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As we all know, starting a business is no easy task. It’s full of countless pitfalls, which is one of the reasons why so many of these companies struggle to survive.

Something that often gets left behind is accounting. After all, in a bid to attract those elusive first customers, many small business owners feel as though this is one of those small, admin tasks that can be left until the last minute. Setting your business for good accounting habits can set you up for success.

accounting habits

As it turns out, this isn’t the case in the slightest. Performed incorrectly, this is something that can cost you money and ultimately, slash your profits.

Bearing this in mind, today’s article will now look at some key small business accounting habits that you simply must tap into if you are serious about staying on top of your young firm.

Constantly update your accounts

First and foremost, the main habit you need to be tapping into is the process of regularly updating your accounts.

Quite often, new businesses will leave this until the year-end. Suffice to say, this is a lot of work in one go, when it can really be broken down bit-by-bit as you progress through the year. It means that no stone is left unturned, and the accounting process will be a lot simpler.

Have a rigid expenses policy

A lot of new businesses try and opt for a relaxed culture with their employees, which is certainly admirable.

However, one area where this shouldn’t occur is with expenses. Firstly, make sure you have an expenses policy and secondly, make sure all of your employees are sticking by it. It means that claims need to be submitted within defined timeframes, meaning that you aren’t going to be left with a big bill months after the initial cost occurred.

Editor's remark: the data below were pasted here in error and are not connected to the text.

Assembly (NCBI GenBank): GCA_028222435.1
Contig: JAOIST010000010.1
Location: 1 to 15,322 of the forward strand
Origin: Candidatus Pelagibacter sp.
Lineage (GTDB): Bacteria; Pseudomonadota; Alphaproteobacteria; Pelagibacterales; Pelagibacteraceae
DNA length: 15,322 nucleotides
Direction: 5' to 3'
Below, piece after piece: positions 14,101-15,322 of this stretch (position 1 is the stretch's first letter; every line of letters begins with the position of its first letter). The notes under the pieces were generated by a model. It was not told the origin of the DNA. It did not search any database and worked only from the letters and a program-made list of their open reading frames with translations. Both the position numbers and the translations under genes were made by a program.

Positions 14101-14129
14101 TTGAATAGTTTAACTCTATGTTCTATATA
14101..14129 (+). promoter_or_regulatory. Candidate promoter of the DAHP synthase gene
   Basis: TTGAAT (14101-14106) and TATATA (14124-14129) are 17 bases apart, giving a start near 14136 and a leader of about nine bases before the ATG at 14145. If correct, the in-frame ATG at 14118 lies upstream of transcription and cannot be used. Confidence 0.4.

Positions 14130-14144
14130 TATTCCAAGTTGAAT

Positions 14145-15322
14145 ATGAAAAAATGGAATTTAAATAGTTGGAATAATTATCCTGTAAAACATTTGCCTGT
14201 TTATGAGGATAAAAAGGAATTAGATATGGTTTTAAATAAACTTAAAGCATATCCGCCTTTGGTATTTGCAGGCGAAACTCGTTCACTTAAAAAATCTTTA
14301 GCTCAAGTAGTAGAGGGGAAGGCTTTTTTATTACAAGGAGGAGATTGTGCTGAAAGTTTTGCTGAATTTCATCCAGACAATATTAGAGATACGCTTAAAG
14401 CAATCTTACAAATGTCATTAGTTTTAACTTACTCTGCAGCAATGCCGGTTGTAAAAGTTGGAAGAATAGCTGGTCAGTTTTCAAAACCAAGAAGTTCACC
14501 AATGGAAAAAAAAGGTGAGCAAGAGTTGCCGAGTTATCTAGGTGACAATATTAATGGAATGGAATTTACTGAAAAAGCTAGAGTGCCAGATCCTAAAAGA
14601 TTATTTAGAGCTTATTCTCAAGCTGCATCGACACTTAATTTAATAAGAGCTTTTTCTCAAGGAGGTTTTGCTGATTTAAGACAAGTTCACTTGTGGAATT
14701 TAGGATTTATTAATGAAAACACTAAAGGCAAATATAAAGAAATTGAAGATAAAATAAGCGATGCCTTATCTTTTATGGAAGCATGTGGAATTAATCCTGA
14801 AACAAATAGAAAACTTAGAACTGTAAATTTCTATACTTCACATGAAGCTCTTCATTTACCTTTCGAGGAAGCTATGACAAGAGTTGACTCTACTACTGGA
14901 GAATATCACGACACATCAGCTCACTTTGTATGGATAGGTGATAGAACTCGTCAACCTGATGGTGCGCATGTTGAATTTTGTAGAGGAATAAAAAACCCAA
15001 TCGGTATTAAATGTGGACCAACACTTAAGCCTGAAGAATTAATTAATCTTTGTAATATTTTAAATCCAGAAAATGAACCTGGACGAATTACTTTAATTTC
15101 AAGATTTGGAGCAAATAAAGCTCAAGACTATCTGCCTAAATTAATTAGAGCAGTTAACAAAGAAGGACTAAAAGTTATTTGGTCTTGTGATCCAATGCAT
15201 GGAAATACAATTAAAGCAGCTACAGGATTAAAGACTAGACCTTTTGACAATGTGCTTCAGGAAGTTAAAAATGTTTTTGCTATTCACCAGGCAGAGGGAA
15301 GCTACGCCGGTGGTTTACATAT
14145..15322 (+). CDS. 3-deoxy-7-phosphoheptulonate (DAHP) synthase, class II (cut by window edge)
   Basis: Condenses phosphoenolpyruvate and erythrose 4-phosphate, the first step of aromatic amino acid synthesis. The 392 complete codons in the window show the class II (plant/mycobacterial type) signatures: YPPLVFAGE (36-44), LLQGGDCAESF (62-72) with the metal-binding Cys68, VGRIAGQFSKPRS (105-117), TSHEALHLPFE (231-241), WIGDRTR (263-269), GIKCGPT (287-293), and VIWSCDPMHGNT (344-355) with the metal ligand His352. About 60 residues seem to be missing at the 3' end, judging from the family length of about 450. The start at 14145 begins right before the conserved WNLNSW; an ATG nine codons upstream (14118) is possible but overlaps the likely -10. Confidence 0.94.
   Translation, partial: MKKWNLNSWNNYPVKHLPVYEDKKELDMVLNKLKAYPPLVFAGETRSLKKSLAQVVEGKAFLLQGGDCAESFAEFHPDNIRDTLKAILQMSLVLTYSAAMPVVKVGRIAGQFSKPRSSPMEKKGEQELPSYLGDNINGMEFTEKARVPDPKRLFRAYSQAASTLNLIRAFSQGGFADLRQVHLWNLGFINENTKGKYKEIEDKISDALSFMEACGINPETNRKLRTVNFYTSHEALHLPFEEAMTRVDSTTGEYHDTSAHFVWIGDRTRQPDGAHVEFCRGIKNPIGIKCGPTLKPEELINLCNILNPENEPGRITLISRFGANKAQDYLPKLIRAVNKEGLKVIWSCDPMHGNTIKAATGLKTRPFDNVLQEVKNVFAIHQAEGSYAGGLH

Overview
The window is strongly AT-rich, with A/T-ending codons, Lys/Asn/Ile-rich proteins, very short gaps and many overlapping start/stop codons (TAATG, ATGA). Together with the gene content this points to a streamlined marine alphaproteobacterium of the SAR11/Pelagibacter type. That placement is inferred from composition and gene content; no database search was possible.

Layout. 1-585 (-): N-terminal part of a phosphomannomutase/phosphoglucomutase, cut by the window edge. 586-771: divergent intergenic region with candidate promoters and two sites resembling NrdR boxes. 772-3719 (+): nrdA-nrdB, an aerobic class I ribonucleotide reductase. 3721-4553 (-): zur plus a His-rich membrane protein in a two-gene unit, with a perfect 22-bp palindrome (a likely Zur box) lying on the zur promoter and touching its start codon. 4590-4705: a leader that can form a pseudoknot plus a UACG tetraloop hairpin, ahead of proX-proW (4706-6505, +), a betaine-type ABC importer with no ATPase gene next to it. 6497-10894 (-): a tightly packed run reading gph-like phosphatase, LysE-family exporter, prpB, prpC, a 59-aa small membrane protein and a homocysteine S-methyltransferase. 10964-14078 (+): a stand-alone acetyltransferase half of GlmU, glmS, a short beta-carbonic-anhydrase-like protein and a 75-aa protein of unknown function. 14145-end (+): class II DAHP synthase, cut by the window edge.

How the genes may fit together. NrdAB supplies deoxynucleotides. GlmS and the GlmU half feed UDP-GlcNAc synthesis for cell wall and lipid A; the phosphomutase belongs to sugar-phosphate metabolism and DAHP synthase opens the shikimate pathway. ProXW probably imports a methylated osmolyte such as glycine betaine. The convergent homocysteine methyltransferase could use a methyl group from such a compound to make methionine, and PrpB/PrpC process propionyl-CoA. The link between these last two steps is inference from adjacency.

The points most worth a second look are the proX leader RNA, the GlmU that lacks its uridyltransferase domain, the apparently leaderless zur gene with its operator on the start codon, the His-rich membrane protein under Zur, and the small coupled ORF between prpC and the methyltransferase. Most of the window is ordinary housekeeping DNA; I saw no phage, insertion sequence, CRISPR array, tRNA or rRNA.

In addition, make sure that your own expenses are well-documented. Taken the bus to meet a client? Even if you’ve paid in cash, make sure this has been noted so that everything is recorded for the good of your business.

Always keep one eye on corporation tax

Sure, you might be completely comfortable with the profits that you “think” you are posting – but that’s before you have even considered the tax implications.

For most companies, this comes in the form of corporation tax. There are of course other types, depending on the type of business that you are, but for the purposes of today we will just focus on the 20% figure.

In short, this needs to be built into all of your calculations. Your profits constantly need to be reviewed as the last thing you need is to have to pluck up the money to pay a huge bill at the end of your accounting year.

Keep on top of your fixed assets and depreciation

This might not apply to all of you, but on the whole most of you will have various fixed assets. Making sure that these are updated, with the relevant depreciation charges, can be paramount to the success of your business.

Particularly in some industries, which tend to rely on large machinery and other expensive assets, this is something that can make or break your business over time.

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